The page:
Revised and ratified after its shock rejection in October 2016’s referendum, Colombia’s peace agreement still lacks sustainable political support. Reversing public distrust will need swift and effective implementation of the accord – including full apologies for past crimes and the visible handover of weapons by insurgents.
CrisisWatch is a monthly early warning bulletin designed to provide a regular update on the state of the most significant situations of conflict around the world.
With a collapsing health care system, sky-rocketing inflation and crippling state controls, Venezuela is beset by unprecedented social and economic crises. To end the root problem of political paralysis, the Chavista government and opposition must use outside-mediated negotiation to restore democratic and responsible economic governance.
To convert August’s historic peace deal into a durable end to 52 years of conflict, the government and FARC rebels must redouble efforts to achieve a full cessation of hostilities, a successful plebiscite, and UN-monitored ceasefire and weapons handover process.
Massive deportations from Mexico and the U.S. have not stopped Central Americans fleeing endemic poverty and epidemic violence. Erecting more barriers and forcing migrants and refugees underground deepens the humanitarian crisis - and strengthens the illegal networks turning much of Central America into a criminal battleground.
Venezuela is in full-fledged crisis: food and medicine are scarce, violent crime is surging, and the government is blocking democratic ways forward. The international community and the Organization of American States should press for political dialogue, the opening of legal paths to a presidential recall referendum in 2016, and permission for humanitarian aid to enter the country.
Dramatic changes upended Guatemalan politics in 2015. Forcing the pace were international prosecutors, bolstered in their fight against corruption and impunity by a great wave of support from ordinary citizens. If Guatemala’s national reforms continue when outside help leaves, it can become a true role model for the region.
The ELN [in Colombia] has still not renounced kidnapping. They might kidnap someone else in the future and we'll be back in the same difficulties.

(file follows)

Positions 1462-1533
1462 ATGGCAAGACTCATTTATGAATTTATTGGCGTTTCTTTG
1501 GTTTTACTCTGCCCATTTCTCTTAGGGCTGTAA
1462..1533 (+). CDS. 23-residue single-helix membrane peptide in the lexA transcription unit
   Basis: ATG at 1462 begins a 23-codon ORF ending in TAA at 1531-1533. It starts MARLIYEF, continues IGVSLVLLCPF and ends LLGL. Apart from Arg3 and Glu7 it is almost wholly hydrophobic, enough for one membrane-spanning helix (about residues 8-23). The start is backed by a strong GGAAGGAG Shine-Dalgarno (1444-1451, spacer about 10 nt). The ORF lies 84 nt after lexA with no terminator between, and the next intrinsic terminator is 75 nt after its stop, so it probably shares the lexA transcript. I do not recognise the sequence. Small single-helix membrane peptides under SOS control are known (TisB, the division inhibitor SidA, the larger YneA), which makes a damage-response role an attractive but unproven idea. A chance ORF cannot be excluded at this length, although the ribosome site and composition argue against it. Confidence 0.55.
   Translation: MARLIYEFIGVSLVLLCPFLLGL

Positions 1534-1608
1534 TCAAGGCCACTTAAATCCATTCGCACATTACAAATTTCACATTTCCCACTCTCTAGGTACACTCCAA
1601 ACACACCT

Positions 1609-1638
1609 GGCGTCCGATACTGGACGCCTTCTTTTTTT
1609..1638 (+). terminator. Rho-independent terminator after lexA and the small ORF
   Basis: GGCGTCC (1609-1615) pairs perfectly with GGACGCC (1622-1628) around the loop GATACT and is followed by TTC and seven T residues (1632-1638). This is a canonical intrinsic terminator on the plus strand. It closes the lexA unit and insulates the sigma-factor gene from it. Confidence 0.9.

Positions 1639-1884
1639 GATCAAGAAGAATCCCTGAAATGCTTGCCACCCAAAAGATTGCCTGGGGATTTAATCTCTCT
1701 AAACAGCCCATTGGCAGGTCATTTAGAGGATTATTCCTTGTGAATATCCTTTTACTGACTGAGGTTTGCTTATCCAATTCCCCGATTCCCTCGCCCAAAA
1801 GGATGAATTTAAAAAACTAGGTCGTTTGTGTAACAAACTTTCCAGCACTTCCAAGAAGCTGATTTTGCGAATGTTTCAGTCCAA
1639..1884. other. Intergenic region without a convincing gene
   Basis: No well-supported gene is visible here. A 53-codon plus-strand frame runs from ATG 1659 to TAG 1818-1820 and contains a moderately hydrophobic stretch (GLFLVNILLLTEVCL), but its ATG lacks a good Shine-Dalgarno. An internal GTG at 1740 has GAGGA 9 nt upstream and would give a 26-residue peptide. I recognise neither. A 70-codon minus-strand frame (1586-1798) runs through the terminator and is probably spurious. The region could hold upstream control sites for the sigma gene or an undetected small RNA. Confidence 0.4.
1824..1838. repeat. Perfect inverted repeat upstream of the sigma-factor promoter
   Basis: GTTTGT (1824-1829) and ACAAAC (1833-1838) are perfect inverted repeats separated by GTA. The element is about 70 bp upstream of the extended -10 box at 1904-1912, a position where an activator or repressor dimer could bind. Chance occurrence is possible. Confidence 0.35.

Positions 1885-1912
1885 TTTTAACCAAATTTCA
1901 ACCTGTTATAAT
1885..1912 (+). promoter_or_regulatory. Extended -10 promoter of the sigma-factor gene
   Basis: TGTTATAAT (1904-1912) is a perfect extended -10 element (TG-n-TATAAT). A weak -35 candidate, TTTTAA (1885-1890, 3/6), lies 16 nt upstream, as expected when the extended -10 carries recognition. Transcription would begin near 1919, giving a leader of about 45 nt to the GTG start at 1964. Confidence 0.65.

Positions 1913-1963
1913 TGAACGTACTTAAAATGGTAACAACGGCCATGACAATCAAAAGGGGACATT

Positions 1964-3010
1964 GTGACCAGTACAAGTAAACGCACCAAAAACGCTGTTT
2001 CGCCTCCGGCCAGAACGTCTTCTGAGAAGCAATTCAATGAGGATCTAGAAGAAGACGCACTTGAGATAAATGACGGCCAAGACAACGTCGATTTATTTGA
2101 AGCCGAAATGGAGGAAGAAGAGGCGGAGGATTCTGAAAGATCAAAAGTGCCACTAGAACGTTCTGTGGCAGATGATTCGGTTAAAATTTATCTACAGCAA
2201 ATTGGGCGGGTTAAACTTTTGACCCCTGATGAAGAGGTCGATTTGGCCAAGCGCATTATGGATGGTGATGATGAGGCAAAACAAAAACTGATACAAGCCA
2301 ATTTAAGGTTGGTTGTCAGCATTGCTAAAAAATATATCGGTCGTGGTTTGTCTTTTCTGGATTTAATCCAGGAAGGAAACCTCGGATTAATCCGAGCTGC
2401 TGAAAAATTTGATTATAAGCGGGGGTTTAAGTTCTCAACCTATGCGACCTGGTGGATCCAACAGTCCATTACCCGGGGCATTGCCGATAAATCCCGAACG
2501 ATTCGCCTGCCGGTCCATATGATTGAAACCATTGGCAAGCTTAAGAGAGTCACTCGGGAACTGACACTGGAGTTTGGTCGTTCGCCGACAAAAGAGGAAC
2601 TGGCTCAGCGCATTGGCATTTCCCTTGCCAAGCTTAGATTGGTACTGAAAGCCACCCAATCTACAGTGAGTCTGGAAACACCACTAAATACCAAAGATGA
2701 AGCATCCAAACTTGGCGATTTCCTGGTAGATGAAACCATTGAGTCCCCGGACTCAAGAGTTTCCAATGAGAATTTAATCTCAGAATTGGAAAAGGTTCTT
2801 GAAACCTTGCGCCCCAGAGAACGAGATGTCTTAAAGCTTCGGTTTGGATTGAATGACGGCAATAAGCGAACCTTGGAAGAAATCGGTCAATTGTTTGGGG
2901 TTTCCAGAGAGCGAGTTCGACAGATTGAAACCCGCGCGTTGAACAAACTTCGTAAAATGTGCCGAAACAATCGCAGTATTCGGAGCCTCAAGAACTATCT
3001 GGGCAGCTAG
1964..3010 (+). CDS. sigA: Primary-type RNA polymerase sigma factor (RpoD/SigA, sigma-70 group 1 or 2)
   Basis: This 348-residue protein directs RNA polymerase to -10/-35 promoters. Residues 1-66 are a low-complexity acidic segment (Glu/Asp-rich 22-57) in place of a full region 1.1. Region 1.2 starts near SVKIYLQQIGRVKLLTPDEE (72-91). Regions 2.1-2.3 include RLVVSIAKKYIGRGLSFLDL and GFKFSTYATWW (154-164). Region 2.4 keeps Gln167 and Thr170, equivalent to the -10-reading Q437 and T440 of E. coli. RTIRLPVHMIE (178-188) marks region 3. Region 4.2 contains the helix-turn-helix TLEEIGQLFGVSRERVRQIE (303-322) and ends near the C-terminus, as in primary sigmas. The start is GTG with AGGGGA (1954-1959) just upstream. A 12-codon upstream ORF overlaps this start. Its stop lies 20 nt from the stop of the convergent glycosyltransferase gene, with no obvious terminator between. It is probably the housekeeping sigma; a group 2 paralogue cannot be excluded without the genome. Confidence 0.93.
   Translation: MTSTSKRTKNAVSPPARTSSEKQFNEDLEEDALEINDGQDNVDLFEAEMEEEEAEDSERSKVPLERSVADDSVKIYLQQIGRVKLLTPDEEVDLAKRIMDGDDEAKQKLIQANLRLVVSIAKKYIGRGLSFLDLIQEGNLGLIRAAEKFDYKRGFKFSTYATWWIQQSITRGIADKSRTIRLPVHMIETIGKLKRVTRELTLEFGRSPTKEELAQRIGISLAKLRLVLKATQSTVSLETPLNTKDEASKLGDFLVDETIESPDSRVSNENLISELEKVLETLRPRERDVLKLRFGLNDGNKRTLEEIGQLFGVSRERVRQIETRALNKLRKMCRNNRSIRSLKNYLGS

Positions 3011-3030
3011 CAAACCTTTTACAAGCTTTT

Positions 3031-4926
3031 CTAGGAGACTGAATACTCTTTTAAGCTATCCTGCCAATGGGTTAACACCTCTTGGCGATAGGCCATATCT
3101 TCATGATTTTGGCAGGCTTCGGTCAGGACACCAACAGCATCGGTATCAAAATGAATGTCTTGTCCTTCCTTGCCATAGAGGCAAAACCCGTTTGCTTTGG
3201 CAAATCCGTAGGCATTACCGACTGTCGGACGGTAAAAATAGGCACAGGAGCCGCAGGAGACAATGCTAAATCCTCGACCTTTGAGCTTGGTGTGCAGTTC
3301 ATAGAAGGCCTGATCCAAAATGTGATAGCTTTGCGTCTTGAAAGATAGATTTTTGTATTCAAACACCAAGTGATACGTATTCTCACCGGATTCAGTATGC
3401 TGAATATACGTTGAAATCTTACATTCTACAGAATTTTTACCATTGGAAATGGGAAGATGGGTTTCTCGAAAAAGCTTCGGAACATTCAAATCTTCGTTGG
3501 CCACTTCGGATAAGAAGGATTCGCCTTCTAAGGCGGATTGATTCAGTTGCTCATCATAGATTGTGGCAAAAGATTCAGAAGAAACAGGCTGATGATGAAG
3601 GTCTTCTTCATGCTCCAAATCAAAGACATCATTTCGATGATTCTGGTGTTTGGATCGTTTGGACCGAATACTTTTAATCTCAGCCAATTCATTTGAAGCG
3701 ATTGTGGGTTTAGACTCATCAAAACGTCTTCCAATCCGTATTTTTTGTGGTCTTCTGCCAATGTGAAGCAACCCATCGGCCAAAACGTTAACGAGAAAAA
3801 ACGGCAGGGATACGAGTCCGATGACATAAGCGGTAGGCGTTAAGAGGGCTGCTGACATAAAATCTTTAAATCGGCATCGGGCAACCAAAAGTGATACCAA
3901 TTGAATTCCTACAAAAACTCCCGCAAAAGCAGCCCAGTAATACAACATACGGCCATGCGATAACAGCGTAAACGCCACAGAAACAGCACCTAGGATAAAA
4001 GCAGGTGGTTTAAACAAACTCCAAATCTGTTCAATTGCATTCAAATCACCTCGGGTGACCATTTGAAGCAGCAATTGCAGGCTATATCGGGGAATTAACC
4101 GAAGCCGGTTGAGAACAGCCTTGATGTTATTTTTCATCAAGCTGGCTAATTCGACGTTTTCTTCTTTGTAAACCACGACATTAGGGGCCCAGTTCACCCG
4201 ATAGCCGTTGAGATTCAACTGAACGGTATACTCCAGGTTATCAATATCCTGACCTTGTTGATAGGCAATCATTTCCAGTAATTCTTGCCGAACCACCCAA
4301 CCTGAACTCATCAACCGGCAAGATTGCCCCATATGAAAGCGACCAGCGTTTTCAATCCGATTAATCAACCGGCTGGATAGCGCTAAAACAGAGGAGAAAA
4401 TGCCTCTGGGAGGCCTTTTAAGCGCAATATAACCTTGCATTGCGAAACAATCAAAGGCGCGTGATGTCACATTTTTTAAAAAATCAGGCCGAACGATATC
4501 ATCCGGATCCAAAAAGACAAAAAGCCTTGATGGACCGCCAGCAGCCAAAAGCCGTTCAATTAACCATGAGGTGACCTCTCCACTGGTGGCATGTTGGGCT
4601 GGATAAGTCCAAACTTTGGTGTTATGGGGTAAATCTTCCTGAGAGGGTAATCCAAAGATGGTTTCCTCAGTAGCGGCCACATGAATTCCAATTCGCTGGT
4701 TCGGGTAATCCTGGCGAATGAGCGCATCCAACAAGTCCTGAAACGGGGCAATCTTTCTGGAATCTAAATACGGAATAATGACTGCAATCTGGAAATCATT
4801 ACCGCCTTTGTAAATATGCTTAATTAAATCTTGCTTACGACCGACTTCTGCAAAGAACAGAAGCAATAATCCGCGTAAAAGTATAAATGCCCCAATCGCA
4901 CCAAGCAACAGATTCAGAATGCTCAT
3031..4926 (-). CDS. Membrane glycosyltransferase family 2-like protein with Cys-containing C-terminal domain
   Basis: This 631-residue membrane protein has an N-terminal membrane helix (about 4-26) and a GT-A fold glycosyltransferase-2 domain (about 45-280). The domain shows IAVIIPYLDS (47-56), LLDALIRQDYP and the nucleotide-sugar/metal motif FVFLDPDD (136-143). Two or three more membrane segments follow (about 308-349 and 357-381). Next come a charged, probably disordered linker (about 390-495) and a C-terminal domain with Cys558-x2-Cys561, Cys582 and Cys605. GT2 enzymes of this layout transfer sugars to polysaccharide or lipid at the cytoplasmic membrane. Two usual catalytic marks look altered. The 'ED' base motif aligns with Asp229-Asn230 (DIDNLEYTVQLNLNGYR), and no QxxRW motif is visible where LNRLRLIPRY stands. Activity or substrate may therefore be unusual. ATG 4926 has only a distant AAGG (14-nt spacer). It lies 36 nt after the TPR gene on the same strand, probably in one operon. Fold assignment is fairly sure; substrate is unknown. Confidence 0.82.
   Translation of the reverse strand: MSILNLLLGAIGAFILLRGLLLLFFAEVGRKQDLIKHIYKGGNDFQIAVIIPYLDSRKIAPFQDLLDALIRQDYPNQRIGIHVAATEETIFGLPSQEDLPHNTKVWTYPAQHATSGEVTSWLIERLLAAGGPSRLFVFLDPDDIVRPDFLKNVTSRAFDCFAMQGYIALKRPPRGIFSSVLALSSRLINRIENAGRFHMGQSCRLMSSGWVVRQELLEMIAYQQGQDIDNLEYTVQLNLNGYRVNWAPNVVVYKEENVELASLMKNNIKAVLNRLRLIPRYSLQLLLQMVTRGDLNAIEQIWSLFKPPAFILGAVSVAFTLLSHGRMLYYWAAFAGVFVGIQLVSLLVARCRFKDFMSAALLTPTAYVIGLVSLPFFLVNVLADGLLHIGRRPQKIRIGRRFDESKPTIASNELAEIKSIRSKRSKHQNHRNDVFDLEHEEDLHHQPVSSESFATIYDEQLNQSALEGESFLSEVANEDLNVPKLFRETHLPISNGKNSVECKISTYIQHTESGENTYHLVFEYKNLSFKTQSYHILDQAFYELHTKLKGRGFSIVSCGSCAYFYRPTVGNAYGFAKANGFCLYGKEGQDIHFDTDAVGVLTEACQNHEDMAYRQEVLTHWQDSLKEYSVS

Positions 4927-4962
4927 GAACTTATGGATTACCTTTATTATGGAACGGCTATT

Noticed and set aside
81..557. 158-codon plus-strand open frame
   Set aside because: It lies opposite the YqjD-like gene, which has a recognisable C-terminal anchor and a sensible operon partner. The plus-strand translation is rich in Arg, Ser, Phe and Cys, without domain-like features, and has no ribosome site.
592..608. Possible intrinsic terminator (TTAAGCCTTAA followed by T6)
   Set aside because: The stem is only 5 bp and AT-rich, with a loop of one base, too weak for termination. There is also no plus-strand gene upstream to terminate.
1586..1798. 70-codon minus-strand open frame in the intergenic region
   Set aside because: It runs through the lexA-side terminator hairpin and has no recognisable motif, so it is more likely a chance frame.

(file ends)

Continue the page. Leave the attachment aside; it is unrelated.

Not everyone is going to be happy, but I still expect there to be a positive reaction in general [to the revised Colombian peace deal]. We do have an agreement, and I would expect there to be more political pressure on the opposition to accept this new agreement as well.
México tendrá que encontrar una forma de relacionarse con el futuro gobierno de Trump, algo complicado y difícil para una economía que no ha logrado despegar realmente, ni cubrir todas las necesidades de su población
The peaceful electoral solution has been taken off the table so what's left to the opposition is to put as much pressure as they can [on President Maduro of Venezuela] in order to persuade the army to change sides and to invite international pressure.
It's highly unlikely Colombia will achieve peace if Santos and Uribe themselves don't make peace.
[En Colombia], la restitución de tierras topará, en primer lugar, con la falta de infraestructura institucional y, en segundo, con la dificultad de encontrar los terrenos que se prevé repartir
Originally published in Open Society Foundation
Deportations from Mexico and the U.S. will not stop Central Americans fleeing poverty and violence. Instead of building a wall, the U.S. should help Mexico provide safe, secure reception areas on its southern border for Central American migrants.
Originally published in Miami Herald
Originally published in Colombia Reports
El anuncio de la instalación de la mesa ha producido mucha expectativa, pero el tiempo para negociar parece ser muy corto y la inmadurez política que ha demostrado esta guerrilla podría complicar aún más el panorama.
Originally published in Razon Publica
Los colombianos han dejado claro que quieren la paz. El referéndum del 2 de octubre obliga a reabrir la negociación para incluir algunas de las demandas implícitas en el voto del No. La dificultad está en negociar mientras el reloj apunta a las presidenciales de 2018.
Originally published in Política Exterior